They’re more likely to namecheck jazz punk fusionist James Chance – an idol of Wiki's since his thirteenth birthday – than Public Enemy as a source of inspiration. It’s not just the no-holds-barred experimentation of such No Wave progenitors they admire, but also the movement’s rejection of commercial popularity. You won’t find any bling-based bravado in Ratking’s message. "It’s not that we don’t want to make any money, but that’s not our main concern. It’s the art and craft of it," says Wiki. There’s more an unruly desire to break the rules and strike crowds with visceral punk fury at their live shows. "You can’t dress in some crazy fashionista shit when you’re on the road carrying all your gear anyway," he laughs. "We’re gonna go about this shit like we’re a band and do it head on." And that’s where they sit, more Suicide than The Furious Five.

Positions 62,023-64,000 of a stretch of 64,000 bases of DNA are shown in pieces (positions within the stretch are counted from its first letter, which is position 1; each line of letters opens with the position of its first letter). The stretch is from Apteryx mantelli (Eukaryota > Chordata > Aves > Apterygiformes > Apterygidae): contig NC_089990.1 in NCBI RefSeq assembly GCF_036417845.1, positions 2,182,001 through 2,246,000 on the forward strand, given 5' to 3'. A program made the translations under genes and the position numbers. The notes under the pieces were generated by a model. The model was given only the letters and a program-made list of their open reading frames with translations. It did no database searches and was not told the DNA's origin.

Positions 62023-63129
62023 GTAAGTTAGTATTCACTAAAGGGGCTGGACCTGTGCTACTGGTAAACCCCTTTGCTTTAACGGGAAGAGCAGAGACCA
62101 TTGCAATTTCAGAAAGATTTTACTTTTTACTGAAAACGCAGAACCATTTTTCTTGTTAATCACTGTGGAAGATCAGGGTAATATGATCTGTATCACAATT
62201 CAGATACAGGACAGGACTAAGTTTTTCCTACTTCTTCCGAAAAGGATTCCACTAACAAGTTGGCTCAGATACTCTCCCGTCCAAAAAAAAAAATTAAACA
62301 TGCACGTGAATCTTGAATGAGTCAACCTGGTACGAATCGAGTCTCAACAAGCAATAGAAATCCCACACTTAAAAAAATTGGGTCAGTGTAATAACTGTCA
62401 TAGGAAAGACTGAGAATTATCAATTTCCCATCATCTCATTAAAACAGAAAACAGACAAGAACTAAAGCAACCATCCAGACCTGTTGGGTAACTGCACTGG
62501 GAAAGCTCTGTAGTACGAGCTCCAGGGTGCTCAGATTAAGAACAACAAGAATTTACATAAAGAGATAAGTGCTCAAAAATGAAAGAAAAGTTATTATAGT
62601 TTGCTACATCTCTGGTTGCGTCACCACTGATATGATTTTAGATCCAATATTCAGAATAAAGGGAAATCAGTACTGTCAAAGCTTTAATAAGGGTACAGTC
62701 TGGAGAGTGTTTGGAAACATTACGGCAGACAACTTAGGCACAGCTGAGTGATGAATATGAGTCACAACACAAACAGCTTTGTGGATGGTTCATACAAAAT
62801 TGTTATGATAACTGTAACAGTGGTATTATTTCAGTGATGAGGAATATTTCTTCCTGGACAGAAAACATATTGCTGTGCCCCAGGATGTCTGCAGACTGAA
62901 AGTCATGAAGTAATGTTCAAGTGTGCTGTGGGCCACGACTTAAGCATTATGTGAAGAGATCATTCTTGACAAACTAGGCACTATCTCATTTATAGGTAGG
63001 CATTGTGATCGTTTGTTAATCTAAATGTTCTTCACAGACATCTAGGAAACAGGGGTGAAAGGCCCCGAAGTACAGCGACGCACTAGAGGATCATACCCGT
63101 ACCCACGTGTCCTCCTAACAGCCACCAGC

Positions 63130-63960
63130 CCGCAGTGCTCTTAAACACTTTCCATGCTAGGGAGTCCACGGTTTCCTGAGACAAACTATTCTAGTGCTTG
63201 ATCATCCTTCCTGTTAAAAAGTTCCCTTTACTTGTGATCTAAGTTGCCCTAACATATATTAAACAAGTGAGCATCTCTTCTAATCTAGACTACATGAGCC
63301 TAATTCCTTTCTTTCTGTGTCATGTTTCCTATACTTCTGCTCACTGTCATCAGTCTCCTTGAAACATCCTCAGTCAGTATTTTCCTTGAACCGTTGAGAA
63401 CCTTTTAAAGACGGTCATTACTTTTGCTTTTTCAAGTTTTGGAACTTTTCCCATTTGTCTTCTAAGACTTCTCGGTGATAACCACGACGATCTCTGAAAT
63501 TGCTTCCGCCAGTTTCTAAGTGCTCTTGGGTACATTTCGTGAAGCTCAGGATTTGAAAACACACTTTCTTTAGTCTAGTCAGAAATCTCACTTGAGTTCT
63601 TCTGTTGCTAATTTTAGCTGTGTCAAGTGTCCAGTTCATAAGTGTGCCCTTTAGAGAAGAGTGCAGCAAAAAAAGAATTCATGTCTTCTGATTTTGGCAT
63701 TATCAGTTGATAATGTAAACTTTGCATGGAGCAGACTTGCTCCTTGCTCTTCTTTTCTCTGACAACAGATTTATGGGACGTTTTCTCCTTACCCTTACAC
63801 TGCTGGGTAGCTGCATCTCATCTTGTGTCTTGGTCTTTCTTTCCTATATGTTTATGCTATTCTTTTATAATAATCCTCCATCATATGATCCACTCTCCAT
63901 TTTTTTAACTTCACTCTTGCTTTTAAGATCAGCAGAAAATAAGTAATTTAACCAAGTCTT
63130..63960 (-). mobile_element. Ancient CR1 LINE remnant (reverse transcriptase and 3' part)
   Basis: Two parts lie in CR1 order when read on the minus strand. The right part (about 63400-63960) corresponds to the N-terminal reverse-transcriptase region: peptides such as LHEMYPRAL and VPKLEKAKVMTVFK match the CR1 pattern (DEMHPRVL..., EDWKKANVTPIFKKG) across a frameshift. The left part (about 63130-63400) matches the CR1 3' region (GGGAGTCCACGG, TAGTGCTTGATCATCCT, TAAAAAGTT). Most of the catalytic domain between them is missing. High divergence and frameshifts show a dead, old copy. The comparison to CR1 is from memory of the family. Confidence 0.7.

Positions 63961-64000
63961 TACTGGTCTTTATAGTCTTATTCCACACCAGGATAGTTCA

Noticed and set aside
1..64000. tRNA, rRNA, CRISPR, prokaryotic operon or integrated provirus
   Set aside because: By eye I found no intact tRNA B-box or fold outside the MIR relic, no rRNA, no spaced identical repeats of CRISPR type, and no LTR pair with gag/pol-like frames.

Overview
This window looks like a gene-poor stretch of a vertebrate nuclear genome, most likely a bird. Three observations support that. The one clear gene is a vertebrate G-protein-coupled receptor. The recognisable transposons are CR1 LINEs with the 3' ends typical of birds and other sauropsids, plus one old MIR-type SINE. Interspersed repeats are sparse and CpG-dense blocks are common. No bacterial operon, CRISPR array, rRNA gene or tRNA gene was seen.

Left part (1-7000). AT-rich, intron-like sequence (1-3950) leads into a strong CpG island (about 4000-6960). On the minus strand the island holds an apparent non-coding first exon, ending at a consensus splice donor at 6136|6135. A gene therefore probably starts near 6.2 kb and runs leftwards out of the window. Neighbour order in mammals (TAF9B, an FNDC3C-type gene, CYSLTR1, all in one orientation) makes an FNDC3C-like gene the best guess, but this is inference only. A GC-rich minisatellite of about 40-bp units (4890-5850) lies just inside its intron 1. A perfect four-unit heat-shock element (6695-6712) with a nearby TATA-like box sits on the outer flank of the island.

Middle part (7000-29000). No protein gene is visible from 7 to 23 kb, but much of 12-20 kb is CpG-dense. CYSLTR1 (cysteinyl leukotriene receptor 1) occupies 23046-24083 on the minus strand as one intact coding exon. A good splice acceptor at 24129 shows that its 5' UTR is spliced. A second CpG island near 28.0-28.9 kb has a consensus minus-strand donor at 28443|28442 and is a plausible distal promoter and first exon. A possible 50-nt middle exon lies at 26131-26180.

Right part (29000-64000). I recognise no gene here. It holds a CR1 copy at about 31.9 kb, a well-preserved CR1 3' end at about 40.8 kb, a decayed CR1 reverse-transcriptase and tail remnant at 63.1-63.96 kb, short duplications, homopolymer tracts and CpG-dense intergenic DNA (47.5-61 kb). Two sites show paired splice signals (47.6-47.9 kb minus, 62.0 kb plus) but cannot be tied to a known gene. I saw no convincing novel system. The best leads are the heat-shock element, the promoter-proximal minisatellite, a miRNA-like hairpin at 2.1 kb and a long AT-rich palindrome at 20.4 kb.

Every gig is a feral slice of youthful deterministic angst, which they're currently tightening up for a UK return this August. In 2012, while Wiki and Hak were still teenagers, the reputation of their performances was such that the group bagged a tour support with fellow anarchic anti-establishment peers, Death Grips, who Wiki admits had a "massive influence" on the way they do things live. "It’s mad inspirational to see the intensity of their shows. The level they do everything on is unreal."

Onstage, Sporting brings the ‘band’ element, playing with midi hardware, a drum machine and other electronic gizmos to brashly flesh out a futuristic punk-inspired cacophony that stretches from psychedelic Shabazz Palaces-style haziness to the syncopated abrasiveness of 2014 single Canal. "That’s Sporting’s influence from No Wave," says Wiki. "He gets a kick from buying new gear and figuring new ways to configure it to create a completely new sound. We want to challenge our audiences, tell them to keep an open mind, then push just how open they can be," he expands on their rationale as a touring force.